MEDLIFE architect, Edinson Aliaga, is working on designing a special house for her that will give her more independence. When her daughter, Nicol, is at school, Rosa is on her own. She can move by crawling on the floor with her one useable arm, but nothing in her home is designed to be used by someone who cannot stand up.
Edinson is designing the home with one key design mantra: “Everything possible needs to be low to the ground.”
For example, Edinson has designed a table in the kitchen so that the Rosa can sit on the floor and Nicol in a chair while they both eat off of the same table together. The entire home is being designed with this concept. Light switches close to the ground, a handicapped bathroom, a sink to wash-up with close to the ground and ramps instead of stairs.
This new home can make a huge difference in the lives of Rosa and Nicole, giving them more freedom, comfort, and independence. Please help us make this dream a reality by donating here.
The past week, MEDLIFE Volunteers and medical professionals from Peru visited neighborhoods around Lima for mobile clinics. Students from Boston College, Claremont College, Mount Saint Mary College, Cornell, Wisconsin, UC Berkley, Modesto Junior College, California State University Long Beach, Iowa, Temple, San Francisco State University, Pomona College, University of Connecticut, University of Maryland at College Park and University of Massachusetts at Amherst participated. Over the week, MEDLIFE Mobile clinics were able to serve over 800 aldults and over 700 children. These photos are from various areas around Lima and highlight some of the services MEDLIFE provides during mobile clinics.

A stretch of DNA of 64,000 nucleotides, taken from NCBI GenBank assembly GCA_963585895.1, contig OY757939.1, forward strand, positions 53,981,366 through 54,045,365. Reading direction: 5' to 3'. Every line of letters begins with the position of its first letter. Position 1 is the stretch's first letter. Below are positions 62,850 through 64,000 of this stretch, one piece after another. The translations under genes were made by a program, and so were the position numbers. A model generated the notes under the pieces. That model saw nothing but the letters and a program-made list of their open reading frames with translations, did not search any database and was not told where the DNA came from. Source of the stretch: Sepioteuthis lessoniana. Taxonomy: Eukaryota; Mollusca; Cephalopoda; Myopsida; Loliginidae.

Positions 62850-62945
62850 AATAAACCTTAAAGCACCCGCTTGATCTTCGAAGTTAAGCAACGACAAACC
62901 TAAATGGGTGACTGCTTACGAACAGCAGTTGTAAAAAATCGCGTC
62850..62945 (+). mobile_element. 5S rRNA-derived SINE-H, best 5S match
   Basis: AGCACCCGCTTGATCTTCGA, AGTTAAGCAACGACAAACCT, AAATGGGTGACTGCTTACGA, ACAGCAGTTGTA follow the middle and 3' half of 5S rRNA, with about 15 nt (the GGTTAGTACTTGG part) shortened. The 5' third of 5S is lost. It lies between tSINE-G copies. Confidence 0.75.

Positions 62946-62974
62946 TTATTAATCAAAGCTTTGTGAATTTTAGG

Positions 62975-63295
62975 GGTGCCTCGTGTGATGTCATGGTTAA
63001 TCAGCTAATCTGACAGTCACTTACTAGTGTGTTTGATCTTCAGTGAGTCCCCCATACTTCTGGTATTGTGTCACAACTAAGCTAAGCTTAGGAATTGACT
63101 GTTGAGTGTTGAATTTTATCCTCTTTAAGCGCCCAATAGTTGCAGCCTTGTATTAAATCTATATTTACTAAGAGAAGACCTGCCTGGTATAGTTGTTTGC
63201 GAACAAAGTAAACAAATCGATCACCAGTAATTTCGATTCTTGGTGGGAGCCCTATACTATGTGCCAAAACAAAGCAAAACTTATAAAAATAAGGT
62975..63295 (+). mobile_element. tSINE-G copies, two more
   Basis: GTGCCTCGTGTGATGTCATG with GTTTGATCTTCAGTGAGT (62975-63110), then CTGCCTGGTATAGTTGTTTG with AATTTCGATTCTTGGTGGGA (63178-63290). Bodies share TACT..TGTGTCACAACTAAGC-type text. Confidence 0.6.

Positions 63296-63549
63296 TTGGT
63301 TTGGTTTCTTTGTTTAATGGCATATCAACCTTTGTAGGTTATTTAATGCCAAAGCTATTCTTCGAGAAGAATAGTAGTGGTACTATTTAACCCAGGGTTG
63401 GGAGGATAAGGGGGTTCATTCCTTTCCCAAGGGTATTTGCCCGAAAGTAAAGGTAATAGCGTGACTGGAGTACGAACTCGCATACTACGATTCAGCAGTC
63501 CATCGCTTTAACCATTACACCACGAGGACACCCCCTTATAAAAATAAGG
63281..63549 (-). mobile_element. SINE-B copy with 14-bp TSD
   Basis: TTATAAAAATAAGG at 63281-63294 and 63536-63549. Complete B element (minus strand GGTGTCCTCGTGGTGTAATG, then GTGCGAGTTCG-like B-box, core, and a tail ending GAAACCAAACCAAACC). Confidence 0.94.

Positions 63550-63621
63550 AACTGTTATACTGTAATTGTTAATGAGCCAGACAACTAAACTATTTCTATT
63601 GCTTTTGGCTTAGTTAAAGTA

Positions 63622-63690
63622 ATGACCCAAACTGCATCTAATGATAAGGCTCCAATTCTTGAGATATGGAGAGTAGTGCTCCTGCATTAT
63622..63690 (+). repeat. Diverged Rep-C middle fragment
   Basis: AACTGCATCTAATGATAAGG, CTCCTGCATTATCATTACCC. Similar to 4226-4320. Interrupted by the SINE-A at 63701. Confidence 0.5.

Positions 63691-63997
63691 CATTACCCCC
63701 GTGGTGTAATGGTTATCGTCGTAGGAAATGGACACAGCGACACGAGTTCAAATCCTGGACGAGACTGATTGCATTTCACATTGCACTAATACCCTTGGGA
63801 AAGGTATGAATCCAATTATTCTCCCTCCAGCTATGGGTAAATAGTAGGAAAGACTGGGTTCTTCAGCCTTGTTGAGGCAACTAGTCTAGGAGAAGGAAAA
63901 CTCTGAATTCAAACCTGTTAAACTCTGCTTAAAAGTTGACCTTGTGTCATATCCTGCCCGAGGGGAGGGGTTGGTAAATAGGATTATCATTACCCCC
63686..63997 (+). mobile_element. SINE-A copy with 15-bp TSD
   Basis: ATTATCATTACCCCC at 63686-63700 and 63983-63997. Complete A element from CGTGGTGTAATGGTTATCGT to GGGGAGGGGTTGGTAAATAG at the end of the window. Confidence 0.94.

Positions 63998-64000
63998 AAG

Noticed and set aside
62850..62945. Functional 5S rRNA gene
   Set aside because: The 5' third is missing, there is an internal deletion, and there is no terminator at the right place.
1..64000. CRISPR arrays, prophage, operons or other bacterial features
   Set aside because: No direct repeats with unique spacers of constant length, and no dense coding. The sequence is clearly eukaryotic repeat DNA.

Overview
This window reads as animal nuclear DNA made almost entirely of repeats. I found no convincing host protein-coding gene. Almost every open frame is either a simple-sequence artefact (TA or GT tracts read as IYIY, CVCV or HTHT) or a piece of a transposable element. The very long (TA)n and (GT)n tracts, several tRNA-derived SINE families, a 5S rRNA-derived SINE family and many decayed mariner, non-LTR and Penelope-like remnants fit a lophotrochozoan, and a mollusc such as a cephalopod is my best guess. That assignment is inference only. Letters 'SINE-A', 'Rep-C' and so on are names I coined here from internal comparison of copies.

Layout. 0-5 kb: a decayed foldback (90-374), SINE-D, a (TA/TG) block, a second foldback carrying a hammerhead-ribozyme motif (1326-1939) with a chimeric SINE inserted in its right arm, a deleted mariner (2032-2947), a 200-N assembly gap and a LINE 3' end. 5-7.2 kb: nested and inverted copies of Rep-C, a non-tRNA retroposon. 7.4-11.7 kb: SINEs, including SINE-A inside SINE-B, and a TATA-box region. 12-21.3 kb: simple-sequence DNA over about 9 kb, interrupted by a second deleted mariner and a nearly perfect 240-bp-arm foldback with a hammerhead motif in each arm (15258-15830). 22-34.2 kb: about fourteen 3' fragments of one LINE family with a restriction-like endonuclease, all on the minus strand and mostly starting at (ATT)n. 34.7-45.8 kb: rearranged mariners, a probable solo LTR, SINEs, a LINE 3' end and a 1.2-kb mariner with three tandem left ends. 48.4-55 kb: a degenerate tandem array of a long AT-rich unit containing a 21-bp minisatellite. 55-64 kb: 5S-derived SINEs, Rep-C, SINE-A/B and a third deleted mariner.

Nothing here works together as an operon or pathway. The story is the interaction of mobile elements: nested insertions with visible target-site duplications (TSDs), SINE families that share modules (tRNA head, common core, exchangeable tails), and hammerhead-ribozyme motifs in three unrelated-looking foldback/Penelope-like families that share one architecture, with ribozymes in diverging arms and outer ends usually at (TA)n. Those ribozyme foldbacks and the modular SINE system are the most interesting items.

Last friday, the community of Laderas Nueva Esperanza was able to inaugurate a new water reservoir. The project was the result of three years of collaboration between MEDLIFE, leaders from Laderas and the sponsorship of the University of Wisconsin-Madison and University of California-Berkeley MEDLIFE chapters. Through fundraising efforts and donations, the UW-Madison and UC Berkeley chapters were able to contribute to the project and members were present to witness the inauguration.
Laderas, located in the foothills of Lima, is not serviced by SEDAPAL, the city water supply of Lima, and relied on purchasing water from private vendors at a higher price. The water reservoir will help the community by allowing them to store more water in a clean and sanitary facility.
This week we interviewed Spencer Treu, President of the Winona State MEDLIFE chapter, about how the chapter's success. The chapter has been very successful, growing very rapidly, attending several trips, and brining $5000 worth of medical supplies to their recent Mobile Clinic in Cusco.
How did you get involved with MEDLIFE?